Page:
Life in direct provision ‘degrading’, committee told

Asylum seekers tell Oireachtas committee centres are 'like being in an open prison'

People living in the direct provision system find the level of control exerted over their lives "degrading", an Oireachtas committee has heard.

Stephen Ng'ang'a, who has lived in the system for eight years, said many of those seeking asylum in Ireland felt as if they were living in an open prison as they regularly had to sign in and out of their accomodation.

“Would you consider that as a home?” asked Mr Ng’ang’a, who said two of his children were born in the direct provision system. “If you are signing into your house everyday, that is a prison.”

He told the Joint Committee on Public Service Oversight and Petitions that life in the system was "degrading to the human dignity of the people" living in it.

There were "CCTV cameras all over the place" and this represented "State control over the lives of the asylum seekers", said Mr Ng'ang'a, who appeared with Irish Refugee Council staff.

The complaints mechanism for people living in direct provision was tailored to suit service providers and the Reception and Integration Agency and the excluded party was the asylum seeker, he added.

If someone complained to the manager of a centre it was unlikely the matter would go any further as he did not “ expect a manager to write a bad report about their company”.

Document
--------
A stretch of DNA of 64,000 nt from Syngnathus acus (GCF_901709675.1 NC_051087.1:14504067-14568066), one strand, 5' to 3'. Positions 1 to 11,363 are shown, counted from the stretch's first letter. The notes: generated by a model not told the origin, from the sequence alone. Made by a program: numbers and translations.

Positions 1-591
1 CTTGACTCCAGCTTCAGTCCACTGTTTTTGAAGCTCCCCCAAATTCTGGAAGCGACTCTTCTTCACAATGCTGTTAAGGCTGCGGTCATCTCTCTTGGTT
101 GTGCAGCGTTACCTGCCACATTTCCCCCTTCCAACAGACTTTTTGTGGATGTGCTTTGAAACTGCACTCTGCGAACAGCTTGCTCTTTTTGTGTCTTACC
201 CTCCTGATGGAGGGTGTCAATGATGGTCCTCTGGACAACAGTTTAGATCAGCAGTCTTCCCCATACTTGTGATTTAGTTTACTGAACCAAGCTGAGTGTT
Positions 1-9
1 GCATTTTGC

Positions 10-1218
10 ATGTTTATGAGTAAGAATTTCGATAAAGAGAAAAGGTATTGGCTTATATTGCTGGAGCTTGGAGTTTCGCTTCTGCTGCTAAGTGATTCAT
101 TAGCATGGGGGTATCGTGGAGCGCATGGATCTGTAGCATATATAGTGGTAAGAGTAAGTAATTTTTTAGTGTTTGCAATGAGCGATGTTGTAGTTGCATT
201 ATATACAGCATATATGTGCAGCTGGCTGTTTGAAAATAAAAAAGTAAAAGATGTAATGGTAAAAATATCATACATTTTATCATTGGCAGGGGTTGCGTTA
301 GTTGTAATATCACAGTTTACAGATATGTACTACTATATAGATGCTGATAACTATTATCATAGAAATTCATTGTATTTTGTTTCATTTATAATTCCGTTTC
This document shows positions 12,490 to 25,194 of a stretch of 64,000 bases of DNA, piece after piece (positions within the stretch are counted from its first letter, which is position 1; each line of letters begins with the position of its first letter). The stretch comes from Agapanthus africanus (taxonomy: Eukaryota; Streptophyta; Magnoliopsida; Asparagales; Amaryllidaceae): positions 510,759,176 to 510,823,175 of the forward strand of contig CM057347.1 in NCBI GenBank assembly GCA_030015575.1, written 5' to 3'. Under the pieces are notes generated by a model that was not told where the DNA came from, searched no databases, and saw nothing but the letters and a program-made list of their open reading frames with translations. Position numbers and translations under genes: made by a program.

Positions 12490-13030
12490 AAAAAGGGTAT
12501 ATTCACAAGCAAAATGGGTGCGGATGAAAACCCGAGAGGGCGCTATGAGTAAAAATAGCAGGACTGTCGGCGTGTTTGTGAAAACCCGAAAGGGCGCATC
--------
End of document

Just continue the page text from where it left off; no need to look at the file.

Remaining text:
“If direct provision is really there to provide, it does not meet its remit,” he said.

Responding, Independent TD Michael Healy Rae said people living in direct provision came to Ireland in good faith but were left "lingering" for years.

Pako Mokoba, who has been in the direct provision for six years, told the committee it was like living in an institution.

“If I don’t want to take breakfast, I am forced to wake up and take breakfast. If I don’t want to take lunch, I have to take lunch at a certain time,” she said. “Some people are 14 years in the system. So many people are depressed…You don’t have any private life.”

Children in the system were used to a home-life that was confined to one room and they had nowhere to play, Ms Mokoba said.

“How do you educate a child when there is no table, no space?” she asked.

Ms Mokoba, who appeared with representatives of Anti-Deportation Ireland, said people who complained about conditions were transferred elsewhere.

She accused the agency of not speaking to residents about what they were going through and said that it appeared service providers were aware of upcoming inspections as they knew to paint rooms and cook better food.

“The owners of the system are gaining” while the asylum seekers remain in limbo, she said.

Steven Carroll

Steven Carroll

Steven Carroll is an Assistant News Editor with The Irish Times